By Art Riggs
Q: Dear Art,
Some of my clients complain of congested sinuses when I work on them in the prone position with a headrest. Do you have any suggestions?
A: Dear sniff sniff,
Have you ever had a gourmet meal at a fancy restaurant, only to be distracted by a wobbly table to the point that you don’t notice the excellent food? That’s the way I (and quite a few others I’ve polled) often feel about stuffed-up sinuses or an uncomfortable headrest when getting otherwise great bodywork. The reality is that a significant number of people find headrests problematic (especially with the sinus issue), irrespective of how comfy the headrest may be for others.
It speaks well of your communication skills that your clients feel free to discuss such issues with you. Of course, many people love a headrest, but I suspect that a fair number of potential clients assume it is an uncomfortable necessity that must be endured for the convenience of the therapist, and worse, for some it may even deter them from getting bodywork.
The first step is to determine if your client also has this problem with other practitioners. If not, check out the most common possible causes in your workspace.
• Allergens—Make sure that your space is free of dust, cleaning solvents in carpets, or other common allergy culprits. Use unscented and hypoallergenic lubrication, and have a conspicuous sign asking clients to not wear any scents that may linger after a session.
• Relative humidity—Dry air may sensitize sinuses; a humidifier may help.
• Gravity—Consider adjusting the legs of your table to have the head 2–3 inches higher than the foot.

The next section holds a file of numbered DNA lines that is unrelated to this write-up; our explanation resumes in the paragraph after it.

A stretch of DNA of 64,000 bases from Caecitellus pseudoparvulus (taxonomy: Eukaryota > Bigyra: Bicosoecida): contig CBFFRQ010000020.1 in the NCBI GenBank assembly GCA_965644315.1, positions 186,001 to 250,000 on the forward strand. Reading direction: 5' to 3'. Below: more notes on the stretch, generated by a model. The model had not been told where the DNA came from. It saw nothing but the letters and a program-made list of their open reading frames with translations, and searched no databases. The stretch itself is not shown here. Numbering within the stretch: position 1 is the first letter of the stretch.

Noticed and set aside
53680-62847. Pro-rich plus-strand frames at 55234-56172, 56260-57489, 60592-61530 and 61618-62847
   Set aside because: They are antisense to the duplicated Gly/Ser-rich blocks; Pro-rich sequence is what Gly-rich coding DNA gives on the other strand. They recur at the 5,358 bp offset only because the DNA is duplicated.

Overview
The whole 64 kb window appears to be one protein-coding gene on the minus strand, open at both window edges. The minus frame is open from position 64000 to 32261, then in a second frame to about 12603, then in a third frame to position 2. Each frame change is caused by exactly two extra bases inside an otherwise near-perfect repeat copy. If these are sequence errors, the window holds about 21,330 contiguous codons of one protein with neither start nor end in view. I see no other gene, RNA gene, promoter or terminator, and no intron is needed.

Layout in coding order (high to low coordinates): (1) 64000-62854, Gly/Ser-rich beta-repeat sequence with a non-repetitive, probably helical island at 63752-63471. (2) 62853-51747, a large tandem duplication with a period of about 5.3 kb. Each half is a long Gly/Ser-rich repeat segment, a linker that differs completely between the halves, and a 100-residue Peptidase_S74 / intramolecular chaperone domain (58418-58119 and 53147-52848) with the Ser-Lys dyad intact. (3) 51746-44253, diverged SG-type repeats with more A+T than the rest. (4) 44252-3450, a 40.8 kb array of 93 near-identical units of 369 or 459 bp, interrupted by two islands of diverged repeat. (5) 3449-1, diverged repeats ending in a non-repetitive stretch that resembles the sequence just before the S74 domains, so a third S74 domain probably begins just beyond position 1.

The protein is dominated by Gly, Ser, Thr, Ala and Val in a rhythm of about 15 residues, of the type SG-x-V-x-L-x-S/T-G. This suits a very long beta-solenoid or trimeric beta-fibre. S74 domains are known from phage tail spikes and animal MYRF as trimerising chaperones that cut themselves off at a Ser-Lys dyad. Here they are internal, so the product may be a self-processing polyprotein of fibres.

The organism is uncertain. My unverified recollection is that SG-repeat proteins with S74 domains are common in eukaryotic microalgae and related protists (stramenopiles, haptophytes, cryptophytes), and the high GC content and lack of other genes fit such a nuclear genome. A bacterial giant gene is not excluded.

• Headrest—These are all factors: the comfort, firmness, shape, and particularly the flexibility of the headrest to move into flexion or extension a bit to accommodate individual differences. The investment in a state-of-the art headrest is money well spent, but may not solve the problems of sinus congestion, claustrophobia, or lack of mobility to work with the neck in different positions.
A Paradigm Shift?
Most importantly, simply ask clients if they prefer to use a headrest. Too many therapists automatically begin massages in the prone position with a headrest in place, so clients just assume this convention is not open to discussion and that there are no other options. As is often the case, good communication is the key. If sinus congestion is an issue, explain that it is a common problem and simply suggest trying an alternative.
The fabulous side-lying position that I often tout is a simple and effective solution. Not only will it take care of sinus problems, it also affords many positioning options to actually accomplish more effective work. Be sure to provide a thick enough pillow to keep the neck in a neutral position. If you often utilize side lying, you may want to add a 2-inch pad of firm foam under your sheet to ease pressure on the shoulder girdle—your clients will be more comfortable in all other positions, too.
My favorite suggestion, however, is to lose the headrest and place a pillow under the chest and abdomen so that the neck can comfortably rest in forward flexion to one side in a combination of side bending and rotation.
I hope this helps in solving the problem. These positional options are also really great in general, irrespective of any nasal congestion or headrest issues. My clients love prone work with the neck in side bending and rotation for its advantages of stretching short muscles and improving mobility.
Art Riggs teaches at the San Francisco School of Massage and is the author of the textbook Deep Tissue Massage: A Visual Guide to Techniques (North Atlantic Books, 2007), which has been translated into seven languages, and the seven-volume DVD series Deep Tissue Massage and Myofascial Release: A Video Guide to Techniques. Visit his website at www.deeptissuemassagemanual.com.